This endeavour proved unsuccessful, but another book did catch my eye...

The sub-title is 'How vagabond plants gatecrashed civilisation and changed the way we think about nature'.

This isn't going to be a book review, especially as I've only just started reading it, but mainly because plenty of better folk than I have already written excellent articles about the book. Here's a selection:

So, not long later, there I was sat in the dentist's waiting room, leafing through its lush pages.

One of the first sentences that I read stated ominously:

"Dock seeds still germinate freely after sixty years."

So it rather looks like the Rumex obtusifolius in our garden will easily outlast me.

Sunday, 8 June 2014


At the end of May, when we returned from holiday, the OTT garden had changed character. Whilst the mild weather had encouraged the docks to grow, they were no longer the tallest plants in the garden. To our surprise, that honour (if that's the correct terminology) went to a crop of an agricultural-looking Brassica species.

Photo courtesy of Our Lass
Photo courtesy of Our Lass
During the past week, I have been weeding an area at the front of the house. It's where we tend to sit in the evenings, perhaps with a glass of wine, watching the world and its wildlife go by and monitoring the sun on its trajectory to setting (which, at the moment, is after 22.15). Hidden amongst the more invasive plants have been some real wildflower gems, such as Common Ramping Fumitory and Hemp Nettle (ID thanks must go to John Crossley, the Orkney plant recorder, whose helpful advice is absolutely invaluable).

Common Ramping Fumitory, Fumaria muralis. Photo courtesy of Our Lass
This morning dawned bright and clear, with a warm sun and the lightest of breezes. Washing up after breakfast, it was fantastic to look out of the kitchen window and see loads of butterflies nectaring around the garden. Later, we went out to investigate, and discovered that they were mainly Large Whites and Red Admirals, but with plenty of Silver Y moths as well. It struck me as odd that most of the insects (also including the bees and flies) were visiting the Brassicas rather than the as-plentiful Buttercups. 

The unloved Buttercup patch
Brassica Central
Our Lass pointed out that none of the surrounding fields had any Brassicas as a crop, so she recommended that I had better leave some available for the insects, as opposed to ripping them all out of the ground. And so our first bit of garden design 'happened', partly in response to these insights, but mainly due to the insects voting with their tongues. Let's just say it's an evolving design. The south western corner has been designated as a 'no weeding/no mowing' zone. This nectary triangle also contains a large clump of nettles, which should cater for the life cycles of several species of butterfly.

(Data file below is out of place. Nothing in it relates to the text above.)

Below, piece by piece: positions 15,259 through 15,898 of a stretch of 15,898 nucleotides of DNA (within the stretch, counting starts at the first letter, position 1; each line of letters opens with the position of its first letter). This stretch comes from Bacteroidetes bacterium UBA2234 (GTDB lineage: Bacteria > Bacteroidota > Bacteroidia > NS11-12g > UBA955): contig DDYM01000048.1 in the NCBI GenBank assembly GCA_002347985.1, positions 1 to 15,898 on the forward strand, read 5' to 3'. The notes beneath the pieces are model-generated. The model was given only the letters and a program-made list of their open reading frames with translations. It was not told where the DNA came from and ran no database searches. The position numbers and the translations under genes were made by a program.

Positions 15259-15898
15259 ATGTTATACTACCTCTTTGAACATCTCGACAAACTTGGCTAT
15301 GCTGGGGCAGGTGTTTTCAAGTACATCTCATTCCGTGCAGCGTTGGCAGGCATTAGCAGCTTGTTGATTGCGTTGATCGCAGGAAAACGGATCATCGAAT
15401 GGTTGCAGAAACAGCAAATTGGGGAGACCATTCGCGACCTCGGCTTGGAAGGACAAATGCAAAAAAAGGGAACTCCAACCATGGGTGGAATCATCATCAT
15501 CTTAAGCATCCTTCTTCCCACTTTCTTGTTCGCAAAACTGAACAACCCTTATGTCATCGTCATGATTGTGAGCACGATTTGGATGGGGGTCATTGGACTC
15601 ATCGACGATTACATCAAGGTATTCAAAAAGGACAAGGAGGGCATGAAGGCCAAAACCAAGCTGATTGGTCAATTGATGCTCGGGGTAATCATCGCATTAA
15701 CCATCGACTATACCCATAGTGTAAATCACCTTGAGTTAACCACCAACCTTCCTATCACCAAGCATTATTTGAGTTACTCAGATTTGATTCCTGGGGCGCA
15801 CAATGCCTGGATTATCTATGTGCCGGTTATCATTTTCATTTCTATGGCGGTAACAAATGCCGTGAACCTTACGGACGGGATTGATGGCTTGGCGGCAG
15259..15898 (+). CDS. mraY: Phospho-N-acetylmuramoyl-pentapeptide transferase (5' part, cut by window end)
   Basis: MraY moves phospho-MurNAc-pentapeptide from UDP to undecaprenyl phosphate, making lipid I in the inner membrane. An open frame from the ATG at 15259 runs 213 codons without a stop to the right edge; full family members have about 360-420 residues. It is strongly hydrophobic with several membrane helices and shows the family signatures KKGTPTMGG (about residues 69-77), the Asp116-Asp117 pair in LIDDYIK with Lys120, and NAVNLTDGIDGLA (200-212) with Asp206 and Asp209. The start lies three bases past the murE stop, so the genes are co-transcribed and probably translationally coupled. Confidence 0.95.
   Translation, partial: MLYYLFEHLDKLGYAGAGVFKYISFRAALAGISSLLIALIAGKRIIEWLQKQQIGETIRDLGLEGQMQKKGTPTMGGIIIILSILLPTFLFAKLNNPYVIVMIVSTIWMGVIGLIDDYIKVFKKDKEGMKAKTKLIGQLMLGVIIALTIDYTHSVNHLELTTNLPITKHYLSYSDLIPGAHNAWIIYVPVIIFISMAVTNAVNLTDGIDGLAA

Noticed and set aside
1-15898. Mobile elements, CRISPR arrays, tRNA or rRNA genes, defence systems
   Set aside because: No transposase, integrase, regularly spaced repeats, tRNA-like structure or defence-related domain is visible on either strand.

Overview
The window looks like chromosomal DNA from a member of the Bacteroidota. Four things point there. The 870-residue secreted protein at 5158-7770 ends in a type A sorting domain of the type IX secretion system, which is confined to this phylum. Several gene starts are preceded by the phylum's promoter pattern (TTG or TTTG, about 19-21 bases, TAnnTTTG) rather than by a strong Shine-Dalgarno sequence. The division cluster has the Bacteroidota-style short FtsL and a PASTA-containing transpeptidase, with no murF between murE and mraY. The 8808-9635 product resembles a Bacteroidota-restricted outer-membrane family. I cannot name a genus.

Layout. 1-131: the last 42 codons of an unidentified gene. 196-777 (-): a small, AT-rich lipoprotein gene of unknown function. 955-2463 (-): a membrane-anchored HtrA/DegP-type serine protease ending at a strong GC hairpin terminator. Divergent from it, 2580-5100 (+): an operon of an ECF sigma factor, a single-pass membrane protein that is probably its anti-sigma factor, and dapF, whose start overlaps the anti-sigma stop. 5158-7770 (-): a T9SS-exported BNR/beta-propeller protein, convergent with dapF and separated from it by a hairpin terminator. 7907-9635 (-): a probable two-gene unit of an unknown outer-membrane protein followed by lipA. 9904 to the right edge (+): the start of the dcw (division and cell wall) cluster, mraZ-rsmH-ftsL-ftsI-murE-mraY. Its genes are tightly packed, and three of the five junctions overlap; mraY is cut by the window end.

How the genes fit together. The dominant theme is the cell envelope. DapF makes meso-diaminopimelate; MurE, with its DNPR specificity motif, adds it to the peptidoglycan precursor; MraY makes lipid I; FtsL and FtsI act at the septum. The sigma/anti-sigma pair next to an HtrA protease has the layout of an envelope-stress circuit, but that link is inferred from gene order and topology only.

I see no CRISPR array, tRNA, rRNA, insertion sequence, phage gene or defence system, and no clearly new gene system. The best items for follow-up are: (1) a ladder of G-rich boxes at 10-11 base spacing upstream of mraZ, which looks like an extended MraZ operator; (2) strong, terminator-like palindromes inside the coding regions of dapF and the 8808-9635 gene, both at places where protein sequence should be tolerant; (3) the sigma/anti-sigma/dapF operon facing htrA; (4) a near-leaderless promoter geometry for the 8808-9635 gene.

The majority of the remaining area at the front of the house has now been mown. The mower was put on its highest setting and I prayed fervently that I missed any stones or rocks. It is never going to be a pristine lawn, but it will be interesting to see if anything else interesting grows, now that the larger plants have been cut down to size. As I write, House Sparrows are dust bathing in some of the bare areas of soil, before fluttering off into the Brassicas to try and catch insects. They're about as successful in their efforts as I am in ID-ing the mystery plant.

Mystery Brassica being photo-bombed by a Red Admiral. Photo courtesy of Our Lass
For now, let's just say it shares some, but not all, of the features of Charlock, Oil-seed Rape, Swede, Wild Cabbage/Turnip and White/Black Mustard. It's a Brassica.

Wednesday, 4 June 2014

A few holiday highlights

During our week on mainland Scotland, staying in a cottage near Aberfeldy in Perthshire, there were a few other wildlife highlights besides the Spotted Flycatcher pellet and the various damsels and dragons.

Spoiler Alert: For any arachnophobes, there's a spider at the end :o(

This Welsh Poppy, Meconopsis cambrica, in the garden of Cluny House near Aberfeldy, had two wee visitors. 

Also at Cluny House, we saw a Red Squirrel, Sciurus vulgaris, collecting moss for its drey.

It athletically moved from branch to branch, gathering a larger and larger bundle, until...

it performed a hasty dismount and was marked down for style by the Chinese judge.

Whilst in the hills above the village of Dull (yes, really), we found a Pearl-bordered Fritillary butterfly, Boloria euphrosyne, and...

a day-flying moth, the Speckled Yellow, Pseudopanthera macularia.

At the rented cottage, there was a regular visitor to the satellite dish, Antenna rustii, just outside our bedroom window, a Barn Swallow, Hirundo rustica. Whilst this shot was taken late afternoon, he also visited every morning at 03.30, to treat us to his version of the dawn chorus, possibly the longest that I've ever heard a Swallow sing.

In the Beech-lined valley of the Birks of Aberfeldy, some of the hillside was carpeted with Bluebells, Hyacinthoides non-scriptus...

and the occasional Chickweed Wintergreen, Trientalis europaea.

In between my odo-loco moments at Keltneyburn reserve, I spotted a Silver-ground Carpet, Xanthorhoe montanata montanata

And also some Yellow Pimpernel, Lysimachia nemorum.

Lastly, and most definitely not least, this Raft Spider, Dolomedes fimbriatus, was seen in a bog pool at Garten, possibly feeding on a diving beetle.